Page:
Republican Senators on Monday introduced a bill that would give the ailing airline industry more than $28 billion in additional aid as carriers get ready to cut more than 30,000 jobs as early as next month.
Airlines have struggled throughout the coronavirus pandemic, racking up billions in losses, while a significant rebound in travel demand has yet to materialize.
Sen. Roger Wicker of Mississippi, chairman of the Commerce Committee, and Maine Sen. Susan Collins, chairman of the Appropriations subcommittee that oversees transportation introduced the legislation 10 days before airlines can cut jobs under an aid package that protected workers through the end of this month.
Congress approved $32 billion for passenger airlines, cargo carriers and contractors in March on the condition that a set level of air service is maintained during the pandemic and that neither jobs nor pay rates are cut through Sept. 30. The new bill would protect jobs until the end of next March.
Airline CEOs and labor unions have been urging lawmakers and Trump administration officials to include additional aid in a new, national coronavirus relief bill, a provision that has won bipartisan support. But Congress and the White House have repeatedly failed to reach a deal and industry workers and executives are fretting about the lack of additional relief as air travel demand remains at less than a third of last year's levels.
"We're grateful for the continued show of broad, bipartisan support in Congress for our team members and our industry, and we appreciate the willingness of these senators to take action to avoid imminent furloughs and air service cuts when the Payroll Support Program expires next week," said American Airlines in a written statement. American expects it will have to furlough or layoff some 19,000 employees starting next month, more than any other U.S. airline. United Airlines has said it would have to cut about 16,000 jobs but it's reached a preliminary deal to avoid furloughs of close to 3,000 pilots. The unionized pilots started voting on that cost-cutting plan, which would mean a reduction in schedules, this week.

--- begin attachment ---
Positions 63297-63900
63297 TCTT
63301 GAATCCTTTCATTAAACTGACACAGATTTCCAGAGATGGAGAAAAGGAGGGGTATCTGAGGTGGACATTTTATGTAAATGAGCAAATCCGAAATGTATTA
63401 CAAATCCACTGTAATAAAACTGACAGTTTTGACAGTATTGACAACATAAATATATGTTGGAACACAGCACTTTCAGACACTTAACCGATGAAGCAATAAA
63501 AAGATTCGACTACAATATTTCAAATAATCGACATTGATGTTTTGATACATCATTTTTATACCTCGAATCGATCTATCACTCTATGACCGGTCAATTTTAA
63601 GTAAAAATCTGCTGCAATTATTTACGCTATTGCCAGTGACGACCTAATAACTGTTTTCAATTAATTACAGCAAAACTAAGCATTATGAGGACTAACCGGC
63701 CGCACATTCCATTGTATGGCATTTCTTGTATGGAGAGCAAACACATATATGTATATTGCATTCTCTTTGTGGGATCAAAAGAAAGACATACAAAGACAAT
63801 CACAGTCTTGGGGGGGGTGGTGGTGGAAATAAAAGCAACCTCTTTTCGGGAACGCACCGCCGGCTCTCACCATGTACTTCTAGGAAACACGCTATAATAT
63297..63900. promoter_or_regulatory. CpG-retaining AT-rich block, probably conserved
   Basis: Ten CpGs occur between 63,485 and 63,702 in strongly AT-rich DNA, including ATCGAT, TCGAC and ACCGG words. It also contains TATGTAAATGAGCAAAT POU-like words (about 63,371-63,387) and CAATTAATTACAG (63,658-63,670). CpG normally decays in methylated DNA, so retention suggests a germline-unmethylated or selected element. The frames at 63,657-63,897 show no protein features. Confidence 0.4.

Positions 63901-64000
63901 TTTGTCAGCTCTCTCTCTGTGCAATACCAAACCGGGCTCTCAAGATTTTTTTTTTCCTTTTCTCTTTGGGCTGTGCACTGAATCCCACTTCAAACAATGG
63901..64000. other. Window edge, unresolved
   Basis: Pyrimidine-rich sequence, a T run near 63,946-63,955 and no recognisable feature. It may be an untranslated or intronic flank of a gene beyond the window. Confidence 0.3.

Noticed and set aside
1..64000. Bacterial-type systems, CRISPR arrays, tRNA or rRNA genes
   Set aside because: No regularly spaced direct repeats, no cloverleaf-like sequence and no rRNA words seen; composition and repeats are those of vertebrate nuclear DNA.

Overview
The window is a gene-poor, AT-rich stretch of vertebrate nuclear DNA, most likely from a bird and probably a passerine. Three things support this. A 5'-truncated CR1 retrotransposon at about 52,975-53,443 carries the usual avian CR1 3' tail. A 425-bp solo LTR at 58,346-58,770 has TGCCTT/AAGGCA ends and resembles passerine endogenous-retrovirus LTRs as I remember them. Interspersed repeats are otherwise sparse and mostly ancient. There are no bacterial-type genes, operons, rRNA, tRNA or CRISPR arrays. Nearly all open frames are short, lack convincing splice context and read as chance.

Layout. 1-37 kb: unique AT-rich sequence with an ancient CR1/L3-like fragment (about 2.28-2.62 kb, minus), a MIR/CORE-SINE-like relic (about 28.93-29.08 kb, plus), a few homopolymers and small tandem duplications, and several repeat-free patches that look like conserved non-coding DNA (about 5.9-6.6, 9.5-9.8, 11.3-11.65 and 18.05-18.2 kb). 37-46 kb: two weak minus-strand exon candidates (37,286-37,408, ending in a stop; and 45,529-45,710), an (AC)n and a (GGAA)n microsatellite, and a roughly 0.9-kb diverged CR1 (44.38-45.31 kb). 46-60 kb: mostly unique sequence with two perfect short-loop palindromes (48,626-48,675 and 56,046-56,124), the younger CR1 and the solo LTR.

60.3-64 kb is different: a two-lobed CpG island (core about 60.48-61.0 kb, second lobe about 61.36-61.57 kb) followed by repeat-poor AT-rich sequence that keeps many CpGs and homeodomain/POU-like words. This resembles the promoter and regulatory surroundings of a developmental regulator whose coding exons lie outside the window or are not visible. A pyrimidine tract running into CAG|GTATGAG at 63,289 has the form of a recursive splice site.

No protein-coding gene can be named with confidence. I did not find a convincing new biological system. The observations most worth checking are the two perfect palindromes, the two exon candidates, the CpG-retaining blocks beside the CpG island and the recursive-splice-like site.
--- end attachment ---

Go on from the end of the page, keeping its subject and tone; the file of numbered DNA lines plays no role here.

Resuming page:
Southwest Airlines expects to avoid job cuts this year thanks to thousands of workers who accepted buyouts and leaves of absence. Delta Air Lines also expects to largely avoid furloughs with the exception of more than 1,900 pilots though talks with their union to avoid those cuts are ongoing.
The funds for the additional aid would come from $11 billion in new aid and more than $17 billion in funding and loans that went unused in the last bill, Wicker and Collins said in a statement.
Correction: The legislation was introduced 10 days before airlines can cut jobs under an aid package that protected workers through the end of this month. An earlier version misstated the number of days.